Mark of the Children


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The Mark

I first saw it at Belmont Elementary School. I was working there, a substitute teacher. One of the kids, a first grader, I think, handed me a piece of paper. I turned it over, unfolded it. Inside were two Marks. One larger one, drawn in green crayon, not dissimilar to the color of the shirt I was wearing. The other, smaller, drawn in orange. I didn't think much of the peculiar shape at the time, but then again, I thought it was a fluke. Oh, how wrong I was.

As I led the children out to recess, I saw more of them. Posted on the wall outside kindergarten classrooms. The colors were varied, as were the sizes, but they were all the same basic shape. A chill ran down my spine, but I shook it off. There was nothing sinister about the Mark. I thought it must have been a symbol of the school, or perhaps a project shared by the classes. 

A week later, my four year old daughter brought one into my house. Hers was slightly different from the shapes I had seen at Belmont, a large triangle forming the bottom instead of an arrow pointing upward and some squiggly lines at the top, but by that point, I had learned to recognize the Mark. I knelt down beside her, keeping a controlled and calm face. "Where did you get this?" I asked gently. She giggled, then dropped the paper and ran off to play. I looked at the pink pencil drawing, shaking my head slowly.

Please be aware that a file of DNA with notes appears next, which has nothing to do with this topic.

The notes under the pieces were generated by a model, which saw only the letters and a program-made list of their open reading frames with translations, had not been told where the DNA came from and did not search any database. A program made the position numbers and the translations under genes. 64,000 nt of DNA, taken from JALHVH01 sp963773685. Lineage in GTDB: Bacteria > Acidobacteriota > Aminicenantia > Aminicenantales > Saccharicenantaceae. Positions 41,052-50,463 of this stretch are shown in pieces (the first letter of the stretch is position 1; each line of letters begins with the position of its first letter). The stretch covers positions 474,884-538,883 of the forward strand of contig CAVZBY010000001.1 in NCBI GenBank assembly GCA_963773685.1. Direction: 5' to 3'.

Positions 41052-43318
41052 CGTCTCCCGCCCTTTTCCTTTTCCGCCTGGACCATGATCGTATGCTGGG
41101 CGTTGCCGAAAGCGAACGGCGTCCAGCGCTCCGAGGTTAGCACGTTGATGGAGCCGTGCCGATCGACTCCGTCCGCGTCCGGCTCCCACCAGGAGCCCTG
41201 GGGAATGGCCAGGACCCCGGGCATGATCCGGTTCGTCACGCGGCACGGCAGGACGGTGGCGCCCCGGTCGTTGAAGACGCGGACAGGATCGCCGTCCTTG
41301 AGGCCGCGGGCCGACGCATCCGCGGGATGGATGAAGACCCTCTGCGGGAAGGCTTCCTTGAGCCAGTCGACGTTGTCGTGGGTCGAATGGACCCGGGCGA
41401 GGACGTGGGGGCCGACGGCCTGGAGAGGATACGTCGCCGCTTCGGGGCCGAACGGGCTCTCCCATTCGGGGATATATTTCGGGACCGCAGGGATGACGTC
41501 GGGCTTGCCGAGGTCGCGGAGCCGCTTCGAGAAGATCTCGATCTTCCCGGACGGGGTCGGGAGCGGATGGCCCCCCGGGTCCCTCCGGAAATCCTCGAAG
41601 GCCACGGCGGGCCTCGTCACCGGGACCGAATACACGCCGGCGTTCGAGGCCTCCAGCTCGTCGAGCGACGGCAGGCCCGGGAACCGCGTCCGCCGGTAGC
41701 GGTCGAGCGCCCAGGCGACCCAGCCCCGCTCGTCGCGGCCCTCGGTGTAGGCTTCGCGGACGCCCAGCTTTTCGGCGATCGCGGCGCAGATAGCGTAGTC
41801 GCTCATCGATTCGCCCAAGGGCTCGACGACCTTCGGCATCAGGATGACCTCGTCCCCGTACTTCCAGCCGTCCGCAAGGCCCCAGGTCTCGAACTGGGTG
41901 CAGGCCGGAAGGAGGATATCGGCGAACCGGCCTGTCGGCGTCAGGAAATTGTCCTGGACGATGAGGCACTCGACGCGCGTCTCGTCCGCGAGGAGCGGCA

I headed over to Howard's house; surely he'd know what was happening. He always seemed to know. I sat down on the couch, popping open the beer that he handed me. "What's been troubling you?" He asked. I explained to him the Mark, and he nodded slowly as I described to him the two arrows pointing up, with a line through the points connecting them to a crude circle at the top. The two small dots and the inverted arc inside the circle. He shook his head, frowning, as I finished. As I left, I saw a piece of construction paper on the ground, likely from his five year old son Michael. A blue marker drawing of the Mark. 

I fed the paper into my scanner, my hands shaking. Saved the image as a JPEG. Uploaded it to Google. 15,900,000 results. At the top of the page, two words gave a name to the dreaded Mark. "Stick figure."

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